By Prof. Monish Gunawardana
Energy is the ability to do work or the ability to move objects. It is very essential to meet our day-to-day needs, extending life expectancy and raising living standards. A human being (Homo sapiens) is an energy inventor as well as extraordinary energy user. Around 200 000
years ago, our distant ancestors (Neanderthals) invented stone tools and discovered fire. These courageous and innovative hunters found meat, cooked it by fire, and enjoyed the family dinner in warm caves.
The Neanderthal economy was primarily progressed by two energies –
muscle power and fire. The current global economy (neo-Homo sapiens economy) is born and thrives on brainpower and modern fires such as coal, oil and natural gases. Today’s article examines the signature of an extraordinary genius on another emerging fire – atomic (nuclear) power.
Around 2 600 years ago, when Indian Jain philosophers discussed “Matter”, they considered the atom or paramanu as the absolute element in the universe. Like Einstein, Jain monks used mathematics (sankayyana) to explain the universe. Just about 2 400 years ago, Democritus, an early Greek philosopher, had discussed the concept of the atom.
The atomic theory of “Matter” is the cornerstone of modern science. In 1900, Max Plank tried to understand the electromagnetic radiation of atomic energy. Einstein was the first to recognize Plank’s work that was known as the quantum theory. Ernest Rutherford (1909) explained what happens to an atom during radioactive decay.
The modern quantum theory on the atom was developed by Werner Heisenberg (1925). Neils Bohr (1913) modified Rutherford’s model of the atom to include the ideas of quantum physics. James Chadwick’s (1932) discovery of the neutron, a subatomic particle making up the nucleus of the atom, was a giant step for nuclear science. Finally, Einstein’s personal genius and rigorous application of mathematics allowed him to solve key problems of physics, including atomic structure.
Everything is made of atoms in our world and universe. Nuclear energy is the energy which resides in the nucleus (centre) of an atom. There are 92 kinds of atoms with different types of chemical properties, in our planet. They are chemical elements like oxygen, hydrogen, gold and uranium. The nucleus consists of protons and neutrons. Besides that, the nucleus is surrounded by lighter charged particles or waves known as electrons. Atoms are bound together by electrostatic charge. These electrostatic forces draw electrons to the protons in a nucleus.
One way to generate nuclear energy is to split the atom’s nucleus into two by a heavy element such as uranium. It is ‘Nuclear Fission’. Another way to generate nuclear energy is ‘Nuclear Fusion’. Here, two nuclei of an atom will be combined. In addition, this will form a bigger atom that releases or absorbs energy. In 1932 Douglas Cockroft and Ernest Walton developed a machine (Cockroft-Walton Particle Accelerator), the first man-made nuclear transformation.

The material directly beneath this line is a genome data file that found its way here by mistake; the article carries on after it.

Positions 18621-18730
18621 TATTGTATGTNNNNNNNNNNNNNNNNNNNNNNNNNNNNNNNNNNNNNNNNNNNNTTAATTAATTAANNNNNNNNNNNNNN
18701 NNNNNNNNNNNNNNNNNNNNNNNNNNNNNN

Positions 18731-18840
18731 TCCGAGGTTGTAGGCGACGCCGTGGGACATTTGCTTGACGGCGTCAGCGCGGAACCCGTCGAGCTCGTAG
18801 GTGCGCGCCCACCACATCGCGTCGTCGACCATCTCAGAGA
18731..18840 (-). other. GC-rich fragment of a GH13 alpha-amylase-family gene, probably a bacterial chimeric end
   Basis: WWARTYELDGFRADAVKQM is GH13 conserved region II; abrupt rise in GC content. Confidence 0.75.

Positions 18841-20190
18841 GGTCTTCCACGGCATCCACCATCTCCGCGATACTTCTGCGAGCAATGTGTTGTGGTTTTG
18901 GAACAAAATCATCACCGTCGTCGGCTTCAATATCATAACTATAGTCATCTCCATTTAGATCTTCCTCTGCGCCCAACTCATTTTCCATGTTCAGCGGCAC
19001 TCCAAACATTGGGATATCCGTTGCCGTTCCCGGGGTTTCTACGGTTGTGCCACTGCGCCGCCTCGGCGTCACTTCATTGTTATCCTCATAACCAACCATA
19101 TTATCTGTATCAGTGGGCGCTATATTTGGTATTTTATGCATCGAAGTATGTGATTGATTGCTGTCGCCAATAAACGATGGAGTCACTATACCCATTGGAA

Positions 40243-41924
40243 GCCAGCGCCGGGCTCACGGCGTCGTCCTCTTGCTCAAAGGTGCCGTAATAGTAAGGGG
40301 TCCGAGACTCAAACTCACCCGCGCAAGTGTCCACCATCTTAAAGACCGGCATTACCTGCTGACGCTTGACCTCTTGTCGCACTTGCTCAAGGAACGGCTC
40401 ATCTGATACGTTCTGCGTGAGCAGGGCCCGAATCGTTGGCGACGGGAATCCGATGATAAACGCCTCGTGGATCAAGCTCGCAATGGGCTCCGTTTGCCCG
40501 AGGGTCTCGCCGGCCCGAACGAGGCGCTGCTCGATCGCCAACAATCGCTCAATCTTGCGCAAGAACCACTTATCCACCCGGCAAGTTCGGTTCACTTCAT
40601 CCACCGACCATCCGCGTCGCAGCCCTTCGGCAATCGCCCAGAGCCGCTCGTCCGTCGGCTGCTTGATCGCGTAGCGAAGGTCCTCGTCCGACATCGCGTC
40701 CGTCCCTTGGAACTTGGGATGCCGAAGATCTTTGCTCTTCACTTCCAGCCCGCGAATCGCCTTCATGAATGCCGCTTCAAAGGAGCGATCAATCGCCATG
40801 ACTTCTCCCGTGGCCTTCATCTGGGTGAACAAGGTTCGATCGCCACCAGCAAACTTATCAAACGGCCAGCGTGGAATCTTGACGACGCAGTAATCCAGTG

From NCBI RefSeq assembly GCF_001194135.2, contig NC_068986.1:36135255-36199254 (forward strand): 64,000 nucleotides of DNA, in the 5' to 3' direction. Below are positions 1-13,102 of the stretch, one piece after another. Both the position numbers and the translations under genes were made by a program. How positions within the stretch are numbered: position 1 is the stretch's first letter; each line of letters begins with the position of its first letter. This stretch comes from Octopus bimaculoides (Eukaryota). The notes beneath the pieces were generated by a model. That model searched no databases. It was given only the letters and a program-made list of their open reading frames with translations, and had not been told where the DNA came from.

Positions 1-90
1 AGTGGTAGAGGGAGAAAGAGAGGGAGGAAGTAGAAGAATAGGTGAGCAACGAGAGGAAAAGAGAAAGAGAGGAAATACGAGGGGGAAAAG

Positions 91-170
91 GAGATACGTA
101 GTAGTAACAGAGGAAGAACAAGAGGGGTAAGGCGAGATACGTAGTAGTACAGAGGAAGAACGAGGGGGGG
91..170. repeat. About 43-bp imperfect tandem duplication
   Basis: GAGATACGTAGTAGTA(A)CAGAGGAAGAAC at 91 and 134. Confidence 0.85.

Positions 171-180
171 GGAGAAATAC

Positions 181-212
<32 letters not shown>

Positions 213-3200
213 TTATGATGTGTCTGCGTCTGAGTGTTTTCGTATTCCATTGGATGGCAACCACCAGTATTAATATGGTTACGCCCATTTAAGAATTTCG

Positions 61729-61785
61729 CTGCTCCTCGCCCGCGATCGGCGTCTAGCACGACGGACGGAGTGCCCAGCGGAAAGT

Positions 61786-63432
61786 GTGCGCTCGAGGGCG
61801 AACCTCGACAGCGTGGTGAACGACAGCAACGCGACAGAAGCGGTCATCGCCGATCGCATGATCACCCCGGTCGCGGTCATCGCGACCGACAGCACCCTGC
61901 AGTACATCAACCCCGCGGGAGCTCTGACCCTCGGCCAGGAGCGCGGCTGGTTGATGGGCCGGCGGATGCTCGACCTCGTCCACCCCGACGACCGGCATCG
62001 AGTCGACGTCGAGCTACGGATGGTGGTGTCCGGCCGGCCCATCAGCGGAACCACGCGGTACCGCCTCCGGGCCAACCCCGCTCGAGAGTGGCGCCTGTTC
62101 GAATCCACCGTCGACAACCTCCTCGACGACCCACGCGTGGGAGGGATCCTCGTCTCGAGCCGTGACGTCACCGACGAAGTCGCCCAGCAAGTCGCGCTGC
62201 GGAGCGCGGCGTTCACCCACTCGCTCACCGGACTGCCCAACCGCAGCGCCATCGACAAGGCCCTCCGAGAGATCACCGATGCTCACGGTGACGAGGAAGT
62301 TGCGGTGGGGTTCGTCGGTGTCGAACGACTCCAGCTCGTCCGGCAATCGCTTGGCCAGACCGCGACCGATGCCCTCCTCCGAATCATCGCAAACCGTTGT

With his unkempt hair and untidy clothes, Einstein (1879-1955) was hardly glamorous. However, his name has become a synonym for “genius”. Einstein ranks together with Socrates, Isaac Newton and Leonardo da Vinci, as one of the greatest intellectuals of all time.
His fourth scientific paper of 1905 offered the world the well-known equation – E=mc2. He proved that energy and mass are interconvertable. Once he quipped: “We never cease to stand like curious children before the great Mystery into which we are born.” He believed that science must be explained in the simplest terms that ordinary people understand. His famous equation has provided the theoretical guidance to nuclear energy, space science and much more scientific breakthroughs. However, he knew that the enormous energy packed within the atom might, one day, be released and would be used for good purposes, as well as for destruction.
Banish Hoffmann was a student of Einstein who appraised the theory of relativity that has unlocked the secrets of physics in the following way: “Every cloud of earth, every feather, every speck of dust is becoming an unusual reservoir of untapped energy. There is no way of verifying it at this time. Yet in presenting his equation in 1907, Einstein spoke it as the most consequence of his theory of relativity.”
Einstein taught us to see Earth as a huge untapped energy entity – a nuclear power house. This is how the genius opened the door to the nuclear renaissance. Einstein did not directly get involved in the development of nuclear energy. However, his explanation on the anatomy of the atom, specially his relativity theories, laid the foundation for nuclear science.
Hungarian scientist Leo Szilard, an expatriate in the USA, figured out the atomic chain reaction and Einstein highly commended that scientific breakthrough.
Einstein’s equation laid a firm foundation for the modern science, technology and nuclear power industry. As of now, nuclear energy acts as a major mover of the global economy. Nuclear energy does not contribute to global warming. When nuclear energy teams up with renewable energies, it can fuel the global economic machine. Thus, developing nations should be refreshed by this nuclear dawn.